The FCA has published its final report on competition in the asset management sector
The FCA has published its final report on competition in the asset management sector. The regulator has proposed a wide-ranging package of remedies, which if implemented will bring significant change to the sector. It has also stated it will launch a market study into investment platforms in July this year. This e-alert highlights the key issues raised by the FCA in its report and corresponding remedies.
Pricing and transparency
The FCA confirmed its interim findings that asset management firms do not typically compete on price, particularly for retail active asset management services, noting considerable price clustering and broadly stable pricing for the last 10 years. This, coupled with the average profit margins of 36%, led the regulator to conclude that competition is not working as effectively as it could be for investors. The FCA stated it had found that there is no clear relationship between the charges levied and the gross performance of retail active funds in the UK, and investors' awareness of charges is often poor. It also raised concerns over the use of appropriate benchmarking.
On pricing, the FCA supports the MiFID II and PRIIPS proposals for the disclosure of a single all-in fee due to come into force next year, but stopped short of more radical proposals such as requiring firms to assume balance sheet risk where, for instance, transaction costs exceeded the all-in fee. The MiFID II provisions will introduce new requirements for firms to provide aggregated and on-going information on all costs, including a single all-in-fee (see our previous article on the single-in-fee here).
The FCA is also consulting on requiring fund managers to return any risk-free box profits to the fund; facilitating transfers of investors to better share classes; and ending the payment of trail commission. In terms of transparency, the regulator will chair a working group to consider how to make fund objectives clearer for investors, and will consult on the use of consistent benchmarking.
Governance and accountability
The FCA stated it has concerns around the level of accountability to investors, given its overall findings on the market. Significantly, the FCA did not go as far as imposing a new fiduciary duty of care on asset managers. Instead, when it extends the Senior Managers and Certification Regime, which currently only applies to banks and insurers, to all authorised firms in 2018, it will introduce a new Prescribed Responsibility "to act in the best interests of investors including a consideration of value for money" to be allocated to the chair of the AFM board. The chair of the board would hence be liable if the FCA could prove that the individual did not take “reasonable steps” to prevent a breach.
A further proposal is the introduction of a minimum of two independent directors on all asset managers' governance boards, with 25% of boards to be independent, a proposal which forms a cultural shift towards a more US-style of governance in the industry.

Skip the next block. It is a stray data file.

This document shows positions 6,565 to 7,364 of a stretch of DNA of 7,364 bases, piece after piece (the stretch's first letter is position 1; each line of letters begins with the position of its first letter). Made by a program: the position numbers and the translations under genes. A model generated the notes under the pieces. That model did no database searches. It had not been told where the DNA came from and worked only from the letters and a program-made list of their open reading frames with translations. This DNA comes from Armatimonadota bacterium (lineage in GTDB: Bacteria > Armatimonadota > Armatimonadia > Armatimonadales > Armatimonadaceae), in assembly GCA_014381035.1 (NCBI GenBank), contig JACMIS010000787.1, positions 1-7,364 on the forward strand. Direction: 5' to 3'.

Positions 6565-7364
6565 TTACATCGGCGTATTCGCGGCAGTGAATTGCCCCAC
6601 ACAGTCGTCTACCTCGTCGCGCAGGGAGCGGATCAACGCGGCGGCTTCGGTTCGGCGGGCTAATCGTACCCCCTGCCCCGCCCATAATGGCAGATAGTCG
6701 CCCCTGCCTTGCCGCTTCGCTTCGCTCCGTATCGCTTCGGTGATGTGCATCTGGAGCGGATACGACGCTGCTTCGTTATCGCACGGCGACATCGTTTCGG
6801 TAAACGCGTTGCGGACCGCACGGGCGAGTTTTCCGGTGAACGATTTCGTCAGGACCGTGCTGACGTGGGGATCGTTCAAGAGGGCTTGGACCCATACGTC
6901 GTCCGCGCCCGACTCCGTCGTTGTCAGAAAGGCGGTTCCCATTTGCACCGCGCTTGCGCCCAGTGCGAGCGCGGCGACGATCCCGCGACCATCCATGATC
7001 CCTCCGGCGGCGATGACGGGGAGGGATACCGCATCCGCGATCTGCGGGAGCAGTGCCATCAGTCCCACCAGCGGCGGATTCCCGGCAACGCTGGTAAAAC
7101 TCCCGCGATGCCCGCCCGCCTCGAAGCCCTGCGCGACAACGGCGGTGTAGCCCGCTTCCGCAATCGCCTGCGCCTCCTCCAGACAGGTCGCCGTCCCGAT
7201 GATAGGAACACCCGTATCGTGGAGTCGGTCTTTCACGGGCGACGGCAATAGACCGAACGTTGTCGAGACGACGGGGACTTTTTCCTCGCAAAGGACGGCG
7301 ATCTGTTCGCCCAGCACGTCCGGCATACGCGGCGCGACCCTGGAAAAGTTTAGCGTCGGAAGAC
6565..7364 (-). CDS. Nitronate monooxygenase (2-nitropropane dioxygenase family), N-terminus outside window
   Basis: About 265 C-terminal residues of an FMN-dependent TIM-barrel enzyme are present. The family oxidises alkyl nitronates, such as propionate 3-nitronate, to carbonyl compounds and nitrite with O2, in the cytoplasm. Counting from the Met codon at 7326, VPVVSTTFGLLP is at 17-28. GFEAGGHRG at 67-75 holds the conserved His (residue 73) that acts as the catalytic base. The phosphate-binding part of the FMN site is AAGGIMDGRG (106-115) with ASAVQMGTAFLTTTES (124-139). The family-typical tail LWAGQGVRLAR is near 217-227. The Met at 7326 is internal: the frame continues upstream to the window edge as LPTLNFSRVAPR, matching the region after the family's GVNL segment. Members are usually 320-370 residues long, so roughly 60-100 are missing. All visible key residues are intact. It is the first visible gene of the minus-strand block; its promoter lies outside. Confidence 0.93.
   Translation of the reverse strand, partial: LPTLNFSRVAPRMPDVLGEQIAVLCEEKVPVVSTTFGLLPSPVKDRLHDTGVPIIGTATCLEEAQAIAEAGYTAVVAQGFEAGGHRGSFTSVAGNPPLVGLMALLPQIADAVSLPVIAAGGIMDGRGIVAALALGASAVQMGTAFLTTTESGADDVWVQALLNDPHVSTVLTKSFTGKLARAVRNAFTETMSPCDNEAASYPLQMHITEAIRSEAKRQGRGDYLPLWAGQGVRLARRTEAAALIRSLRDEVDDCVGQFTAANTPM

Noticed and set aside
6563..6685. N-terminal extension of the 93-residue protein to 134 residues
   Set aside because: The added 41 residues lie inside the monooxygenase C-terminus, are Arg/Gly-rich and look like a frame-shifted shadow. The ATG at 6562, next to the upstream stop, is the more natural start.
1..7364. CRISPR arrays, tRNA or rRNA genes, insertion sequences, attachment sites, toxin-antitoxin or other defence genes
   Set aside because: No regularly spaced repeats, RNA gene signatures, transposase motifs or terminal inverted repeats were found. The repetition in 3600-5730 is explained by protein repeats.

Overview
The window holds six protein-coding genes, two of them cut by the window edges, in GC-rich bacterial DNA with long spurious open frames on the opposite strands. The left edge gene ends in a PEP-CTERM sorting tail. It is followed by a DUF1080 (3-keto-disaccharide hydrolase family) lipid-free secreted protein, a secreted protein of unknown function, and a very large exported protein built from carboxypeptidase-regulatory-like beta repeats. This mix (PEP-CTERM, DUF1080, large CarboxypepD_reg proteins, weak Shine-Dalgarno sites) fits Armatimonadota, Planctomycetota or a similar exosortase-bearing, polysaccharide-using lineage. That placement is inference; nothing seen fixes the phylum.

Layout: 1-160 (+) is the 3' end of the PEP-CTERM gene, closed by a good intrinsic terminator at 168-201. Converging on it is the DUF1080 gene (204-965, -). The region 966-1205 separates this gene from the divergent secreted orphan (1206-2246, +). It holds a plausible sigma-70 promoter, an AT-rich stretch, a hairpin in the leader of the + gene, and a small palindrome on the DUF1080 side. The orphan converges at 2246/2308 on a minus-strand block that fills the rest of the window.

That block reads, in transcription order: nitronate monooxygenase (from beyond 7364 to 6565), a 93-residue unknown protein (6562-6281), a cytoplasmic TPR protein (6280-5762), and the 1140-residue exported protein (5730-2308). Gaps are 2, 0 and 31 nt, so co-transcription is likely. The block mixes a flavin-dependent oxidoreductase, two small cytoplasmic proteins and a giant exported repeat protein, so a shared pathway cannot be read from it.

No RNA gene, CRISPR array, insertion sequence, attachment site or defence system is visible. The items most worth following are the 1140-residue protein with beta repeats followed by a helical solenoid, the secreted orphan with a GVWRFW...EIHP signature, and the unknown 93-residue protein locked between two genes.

The regulator stated it has concerns over investment consultants as it found the three largest providers had relatively high and stable market shares, with relatively low switching levels by investors. The FCA is now consulting on whether to refer the investment consultancy market to the competition regulator for a full market investigation (see here – responses due by 26 July 2017), and will make a decision on this in September. It is also recommending that the Treasury bring investment consultants into the FCA's regulatory scope.
The FCA announced it will launch a market study into investment platforms in July, as it has concerns over the market dominance of a few investment platforms and weak competition in the sector. The study will look at competition both in direct to consumer and intermediated platforms. The FCA may also decide to look at hedge funds and private equity funds after receiving various comments on those sectors during its work on the market study.
The FCA's package of wide-ranging proposals will necessitate significant changes across the asset management industry with various implementation challenges, not least, the recruitment of more independent non-executive directors. However, the FCA didn't make a CMA referral of the asset management industry (although may do for investment consultants); stepped back from more radical proposals in relation to the single all-in fee (conforming instead to the MiFID II / PRIIPS disclosure requirements); and resisted calls for a statutory fiduciary duty.
We note that the FCA has agreed with industry requests for staggered implementation, which does, at least, allow more time to engage with the consultation phase and further consider the effects of the proposals. To register comments on the proposals on governance, share class switching and box management click here (responses due by 28 September 2017). There will be a further consultation on the remaining proposals in December.